Andong, Korea’s second H class plant, goes commercial10 September 2014
Korea is proving to be a good market for advanced gas fuelled combined cycle technology. The country’s second Siemens H class based facility entered commercial operation in April, a record 24 months after groundbreaking. James Varley reports
Combined cycle plants may have gone seriously out of fashion in Europe, thanks to poor economics and lack of competiveness, but they are still very much in demand in places like Korea, where another Siemens H class gas turbine has just gone into operation, at KOSPO's LNG-fuelled single-shaft Andong plant in the province of Gyeongsangbuk-do.
There are a total of eight Siemens H class combined cycle projects in Korea, with two units in operation, Dangjin (formerly Bugok) 3, which entered operation in August 2013 (see MPS, November 2013, and September 2011), and now Andong (essentially identical to Dangjin 3).
High efficiency, short construction
High fuel efficiency remains a priority in Korea, which lacks indigenous energy resources and is one of the world's top energy importers. According to US EIA estimates, in 2013 it was the world's second largest importer of LNG, fourth largest importer of coal, and fifth largest importer of crude oil.
With relatively high gas prices, the ability of the H class combined cycle plant to achieve over 61% gross efficiency (ISO conditions, LHV (55%, HHV)) - equivalent to carbon dioxide emissions of about 325 g/kWh - is very attractive to the Koreans, as is the operational flexibility of the all-air-cooled machine, which is designed for 250 starts per year, with a hot start-up time of 30 minutes, from standstill to full load, a valuable feature in the evolving Korean power market.
Another attraction was fast build. Remarkably, the 417 MW Andong combined cycle plant was constructed in less than 24 months, from groundbreaking to commercial handover.
A key contributor to this achievement, which also established a new Korean benchmark in terms of health of safety, was minimising of engineering and delivery times for all components with an influence on the overall schedule. Very careful attention was paid to the supply chain and transportation routes to the site, with components coming from all over the world. In particular heavy components were scheduled to arrive at site at the same time to get the most out of heavy lifting equipment, and to minimise the time spent on preparing for heavy lifts, which can interfere with other site activities.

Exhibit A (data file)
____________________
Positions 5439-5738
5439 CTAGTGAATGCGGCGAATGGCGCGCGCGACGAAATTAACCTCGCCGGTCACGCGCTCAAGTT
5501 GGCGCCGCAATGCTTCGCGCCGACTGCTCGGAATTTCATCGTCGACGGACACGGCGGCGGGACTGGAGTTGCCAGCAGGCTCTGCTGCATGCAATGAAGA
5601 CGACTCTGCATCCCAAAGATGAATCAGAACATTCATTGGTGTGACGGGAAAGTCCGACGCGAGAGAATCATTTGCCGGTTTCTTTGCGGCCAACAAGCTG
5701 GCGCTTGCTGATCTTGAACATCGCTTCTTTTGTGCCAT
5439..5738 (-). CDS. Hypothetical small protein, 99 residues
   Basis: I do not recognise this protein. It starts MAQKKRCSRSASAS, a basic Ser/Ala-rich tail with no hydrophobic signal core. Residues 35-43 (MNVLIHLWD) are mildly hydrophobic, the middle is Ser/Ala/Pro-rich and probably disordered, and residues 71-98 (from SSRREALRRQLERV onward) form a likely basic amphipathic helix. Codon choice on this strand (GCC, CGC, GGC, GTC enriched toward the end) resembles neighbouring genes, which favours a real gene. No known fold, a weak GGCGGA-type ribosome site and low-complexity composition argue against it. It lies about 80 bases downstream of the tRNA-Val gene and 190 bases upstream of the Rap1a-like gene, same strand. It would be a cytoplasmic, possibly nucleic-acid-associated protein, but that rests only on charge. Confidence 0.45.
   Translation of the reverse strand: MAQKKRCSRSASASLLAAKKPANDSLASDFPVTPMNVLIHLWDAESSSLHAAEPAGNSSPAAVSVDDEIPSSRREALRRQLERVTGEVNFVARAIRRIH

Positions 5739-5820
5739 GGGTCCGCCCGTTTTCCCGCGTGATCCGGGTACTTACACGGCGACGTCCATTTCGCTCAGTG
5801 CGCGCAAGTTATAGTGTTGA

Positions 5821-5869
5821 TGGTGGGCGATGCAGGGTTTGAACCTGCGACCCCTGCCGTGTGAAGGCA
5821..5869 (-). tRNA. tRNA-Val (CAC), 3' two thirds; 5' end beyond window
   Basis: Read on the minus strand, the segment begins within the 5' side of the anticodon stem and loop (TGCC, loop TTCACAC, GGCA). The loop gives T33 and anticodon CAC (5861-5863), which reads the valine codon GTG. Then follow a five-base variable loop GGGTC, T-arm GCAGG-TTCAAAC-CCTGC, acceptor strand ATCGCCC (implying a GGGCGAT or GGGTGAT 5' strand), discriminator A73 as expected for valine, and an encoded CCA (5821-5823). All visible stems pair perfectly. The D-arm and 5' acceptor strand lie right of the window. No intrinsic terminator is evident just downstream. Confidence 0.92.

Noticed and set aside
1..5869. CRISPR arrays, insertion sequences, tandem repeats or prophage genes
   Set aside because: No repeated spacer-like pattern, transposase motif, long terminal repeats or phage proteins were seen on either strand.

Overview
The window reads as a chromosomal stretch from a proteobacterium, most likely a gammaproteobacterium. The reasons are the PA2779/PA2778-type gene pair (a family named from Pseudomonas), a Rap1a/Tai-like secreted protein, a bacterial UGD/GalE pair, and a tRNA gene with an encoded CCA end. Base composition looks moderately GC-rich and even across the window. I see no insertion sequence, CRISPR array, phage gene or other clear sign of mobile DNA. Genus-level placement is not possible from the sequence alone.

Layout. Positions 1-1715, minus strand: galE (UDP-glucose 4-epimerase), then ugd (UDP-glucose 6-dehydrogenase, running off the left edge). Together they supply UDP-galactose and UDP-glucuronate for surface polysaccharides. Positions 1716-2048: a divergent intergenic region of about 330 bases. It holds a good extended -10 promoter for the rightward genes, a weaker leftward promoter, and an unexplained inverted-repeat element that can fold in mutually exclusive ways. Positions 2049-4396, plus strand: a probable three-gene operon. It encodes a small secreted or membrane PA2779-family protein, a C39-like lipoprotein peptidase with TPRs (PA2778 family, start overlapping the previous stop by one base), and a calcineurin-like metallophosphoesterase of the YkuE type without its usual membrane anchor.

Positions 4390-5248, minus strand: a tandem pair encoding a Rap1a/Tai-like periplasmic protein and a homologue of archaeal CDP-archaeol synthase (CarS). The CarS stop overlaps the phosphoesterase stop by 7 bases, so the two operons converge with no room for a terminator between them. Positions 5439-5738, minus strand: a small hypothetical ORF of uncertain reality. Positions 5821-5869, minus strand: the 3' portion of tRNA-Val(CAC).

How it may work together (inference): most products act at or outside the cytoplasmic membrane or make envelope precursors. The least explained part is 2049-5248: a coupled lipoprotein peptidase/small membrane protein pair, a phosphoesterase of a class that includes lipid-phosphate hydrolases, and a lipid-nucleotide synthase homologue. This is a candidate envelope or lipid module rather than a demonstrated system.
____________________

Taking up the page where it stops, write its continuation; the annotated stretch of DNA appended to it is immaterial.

Also vital to the success of the project was the good working relationship between the parties involved, Siemens, GS E&C and the power plant owner/operator KOSPO (Korea Southern Power Co Ltd).
Siemens, with its partner GS E&C, was responsible for turnkey erection of the Andong plant and supply of the major components - an SGT6-8000H gas turbine, an SST6-5000 steam turbine, an SGen6-2000H generator and a Benson heat recovery steam generator (manufactured by BHI under contract to Siemens). The SPPA-T3000 I&C system and other auxiliary systems are also part of the package. In addition, Siemens has signed a ten-year maintenance contract with KOSPO.
Aiming for the top ten
A subsidiary of government owned Korea Electric Power Corp (KEPCO), KOSPO was formed in 2001 with the restructuring of KEPCO (which also saw the creation of KHNP, KOSEP, KOEWP, KWPO and KOMIPO).
KOSPO has increased its installed capacity in Korea from 5.6 GW at founding to about 9.6 GW currently (around half of which is LNG-fuelled combined cycle) - about 12% of total Korean installed capacity. The company has aspirations to become "a global top ten power company", with overseas activities currently including O&M and commissioning in the Middle East and India, and investment in Indian coal generation, and plans to further expand its international portfolio mainly in developing countries.
Under the leadership of Lee, Sang Ho, president and CEO, KOSPO is maintaining a strong track record of technological innovation. This is evidenced by its ultrasupercritical coal-fuelled Samcheok Green Power plant (see MPS, Nov 2011, pp 16-17), scheduled to enter commercial operation next year, employing the world's largest circulating fluidised bed boilers to date, as well as its pioneering involvement with H class gas turbine technology.
In addition to Andong, KOSPO is also developing a second Siemens H class single-shaft combined cycle project in Korea, the Daegu Innovation City cogeneration facility, due to go into operation later this year. Lotte Engineering and Construction (Lotte E&C) has been contracted to build this plant by Daegu Green Power (DGP) - a joint venture between KOSPO, Lotte E&C, BHI and Daegu Gas - and has placed the contract with Siemens for the supply of main power plant components.
The continuing importance Siemens attaches to Korea was demonstrated in October 2013 when it incorporated a new company, Siemens Energy Solutions Ltd, in Seoul to act as its new regional headquarters to serve the Asian and Middle Eastern power plant markets.